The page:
Park for a moment the explicit discrimination that hasn’t completely died out and the promotion processes that may subtly favour men. More puzzling, according to our two LBS experts, is the fact that women are less likely than men to put themselves forward for leadership roles – the promotions, job transfers and high-profile assignments that accumulate to get a person to the top.
Their findings throw new light on a thorny issue. “Women don’t scale back their goals and shy away from competing for the top jobs because, as has often been assumed, they are risk-averse or lacking in confidence,” explains Dr Brands. “Nor is it that they want different things out of a career from men. What we found was that women were less likely to apply for these jobs if they had previously been rejected for a similar job.” Men were also less likely to reapply following rejection, but crucially, the effect was more than 1.5 times as strong in women.
This may not sound like a huge disparity until you consider that rejection is routine in corporate life. Any executive is frequently rejected for promotions, transfers and important assignments, Dr Brands points out. “For anyone to get to a top-level job, they need to keep playing the game. This inevitably means they’ll experience a series of disappointments. So differences in how men and women respond to rejection that might be small, viewed individually, could add up cumulatively over time to a significant difference.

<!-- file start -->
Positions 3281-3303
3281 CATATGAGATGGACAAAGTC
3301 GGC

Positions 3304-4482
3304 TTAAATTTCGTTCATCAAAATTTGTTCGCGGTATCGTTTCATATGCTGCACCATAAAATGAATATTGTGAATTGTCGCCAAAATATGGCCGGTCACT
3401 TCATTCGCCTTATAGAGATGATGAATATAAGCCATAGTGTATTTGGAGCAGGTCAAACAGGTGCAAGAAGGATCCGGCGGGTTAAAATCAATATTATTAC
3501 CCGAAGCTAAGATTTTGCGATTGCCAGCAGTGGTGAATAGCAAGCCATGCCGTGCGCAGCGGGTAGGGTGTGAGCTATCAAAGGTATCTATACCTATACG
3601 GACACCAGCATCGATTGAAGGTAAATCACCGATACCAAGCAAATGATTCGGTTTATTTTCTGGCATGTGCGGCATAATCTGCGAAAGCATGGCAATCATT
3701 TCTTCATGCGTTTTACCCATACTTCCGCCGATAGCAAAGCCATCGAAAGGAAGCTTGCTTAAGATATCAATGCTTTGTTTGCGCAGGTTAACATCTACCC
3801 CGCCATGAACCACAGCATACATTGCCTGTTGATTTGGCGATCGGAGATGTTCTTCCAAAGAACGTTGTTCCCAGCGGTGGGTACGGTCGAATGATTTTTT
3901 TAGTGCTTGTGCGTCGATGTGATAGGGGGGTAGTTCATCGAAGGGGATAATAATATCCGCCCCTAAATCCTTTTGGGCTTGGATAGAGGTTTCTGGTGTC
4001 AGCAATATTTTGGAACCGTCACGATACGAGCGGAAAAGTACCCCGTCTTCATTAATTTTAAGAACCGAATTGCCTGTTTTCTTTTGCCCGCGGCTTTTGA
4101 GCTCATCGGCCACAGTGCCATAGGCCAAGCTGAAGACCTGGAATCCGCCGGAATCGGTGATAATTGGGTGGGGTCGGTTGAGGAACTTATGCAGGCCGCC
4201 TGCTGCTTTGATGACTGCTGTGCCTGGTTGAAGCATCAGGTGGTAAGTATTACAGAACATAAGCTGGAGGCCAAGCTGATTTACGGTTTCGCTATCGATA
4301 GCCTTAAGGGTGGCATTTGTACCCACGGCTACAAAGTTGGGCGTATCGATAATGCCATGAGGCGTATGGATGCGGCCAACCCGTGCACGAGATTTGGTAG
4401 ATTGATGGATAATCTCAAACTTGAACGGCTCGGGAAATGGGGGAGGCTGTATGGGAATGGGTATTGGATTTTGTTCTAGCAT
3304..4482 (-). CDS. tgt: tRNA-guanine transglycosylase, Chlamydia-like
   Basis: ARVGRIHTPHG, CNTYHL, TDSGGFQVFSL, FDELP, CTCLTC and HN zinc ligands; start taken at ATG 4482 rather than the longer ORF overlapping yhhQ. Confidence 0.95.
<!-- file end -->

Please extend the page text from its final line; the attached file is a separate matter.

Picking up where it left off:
“Executive selection processes are sequential in nature, so rejection-driven differences in how willing women are to compete in any given round affects the proportion of women available in subsequent selection rounds. It’s not hard to see how, over time, this could contribute to gender inequality.”
When Dr Brands and Dr Fernandez-Mateo spoke to women about their recruitment experiences, they found a common theme: dissatisfaction and frustration with how the recruitment processes were handled. Experimental data confirmed their suspicion: female managers didn’t drop out because they were risk-averse or because their confidence had taken a knock. It wasn’t that they couldn’t handle rejection. What put them off was that they perceived unfairness in the process. They withdrew from the race because their experience of the recruitment process led them to believe that this wasn’t an organisation that would value them in a highest-level role.